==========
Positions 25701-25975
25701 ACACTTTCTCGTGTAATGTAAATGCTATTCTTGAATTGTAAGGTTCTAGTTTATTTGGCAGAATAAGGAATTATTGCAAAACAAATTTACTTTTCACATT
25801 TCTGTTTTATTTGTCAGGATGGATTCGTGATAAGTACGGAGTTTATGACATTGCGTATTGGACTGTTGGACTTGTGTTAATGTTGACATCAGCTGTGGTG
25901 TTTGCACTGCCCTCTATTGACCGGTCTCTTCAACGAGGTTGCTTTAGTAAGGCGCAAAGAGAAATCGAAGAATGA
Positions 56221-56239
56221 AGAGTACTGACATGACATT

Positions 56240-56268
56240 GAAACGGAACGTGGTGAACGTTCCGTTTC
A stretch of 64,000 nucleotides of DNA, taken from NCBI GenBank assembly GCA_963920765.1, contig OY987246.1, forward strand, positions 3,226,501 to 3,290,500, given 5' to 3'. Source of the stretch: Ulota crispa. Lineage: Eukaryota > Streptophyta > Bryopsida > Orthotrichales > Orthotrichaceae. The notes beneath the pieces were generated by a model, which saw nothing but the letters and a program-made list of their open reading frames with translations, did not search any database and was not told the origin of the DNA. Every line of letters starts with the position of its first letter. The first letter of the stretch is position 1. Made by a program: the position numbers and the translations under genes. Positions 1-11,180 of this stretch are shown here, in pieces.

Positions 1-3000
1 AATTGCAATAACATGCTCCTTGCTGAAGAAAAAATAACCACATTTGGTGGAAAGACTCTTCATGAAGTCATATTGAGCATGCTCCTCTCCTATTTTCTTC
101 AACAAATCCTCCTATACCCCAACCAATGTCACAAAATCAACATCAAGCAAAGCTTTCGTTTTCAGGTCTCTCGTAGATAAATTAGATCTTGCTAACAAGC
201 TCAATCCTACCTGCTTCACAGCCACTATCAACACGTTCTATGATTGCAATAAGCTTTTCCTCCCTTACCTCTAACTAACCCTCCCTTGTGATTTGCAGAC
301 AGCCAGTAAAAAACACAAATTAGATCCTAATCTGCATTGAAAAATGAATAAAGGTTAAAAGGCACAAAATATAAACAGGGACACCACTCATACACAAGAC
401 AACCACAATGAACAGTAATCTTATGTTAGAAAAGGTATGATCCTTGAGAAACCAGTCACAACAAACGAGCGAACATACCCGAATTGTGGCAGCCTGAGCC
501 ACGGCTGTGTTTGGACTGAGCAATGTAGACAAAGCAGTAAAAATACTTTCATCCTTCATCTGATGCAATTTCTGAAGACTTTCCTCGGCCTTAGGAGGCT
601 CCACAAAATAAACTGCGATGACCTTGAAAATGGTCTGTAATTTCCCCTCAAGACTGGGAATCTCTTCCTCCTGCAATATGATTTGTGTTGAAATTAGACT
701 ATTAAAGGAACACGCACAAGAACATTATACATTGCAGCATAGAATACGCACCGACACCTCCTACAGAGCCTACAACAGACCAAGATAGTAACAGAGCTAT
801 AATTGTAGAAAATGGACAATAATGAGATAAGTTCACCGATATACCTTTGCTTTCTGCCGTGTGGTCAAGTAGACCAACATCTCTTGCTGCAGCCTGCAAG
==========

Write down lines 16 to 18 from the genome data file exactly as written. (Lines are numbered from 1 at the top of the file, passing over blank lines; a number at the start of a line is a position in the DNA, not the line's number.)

501 ACGGCTGTGTTTGGACTGAGCAATGTAGACAAAGCAGTAAAAATACTTTCATCCTTCATCTGATGCAATTTCTGAAGACTTTCCTCGGCCTTAGGAGGCT
601 CCACAAAATAAACTGCGATGACCTTGAAAATGGTCTGTAATTTCCCCTCAAGACTGGGAATCTCTTCCTCCTGCAATATGATTTGTGTTGAAATTAGACT
701 ATTAAAGGAACACGCACAAGAACATTATACATTGCAGCATAGAATACGCACCGACACCTCCTACAGAGCCTACAACAGACCAAGATAGTAACAGAGCTAT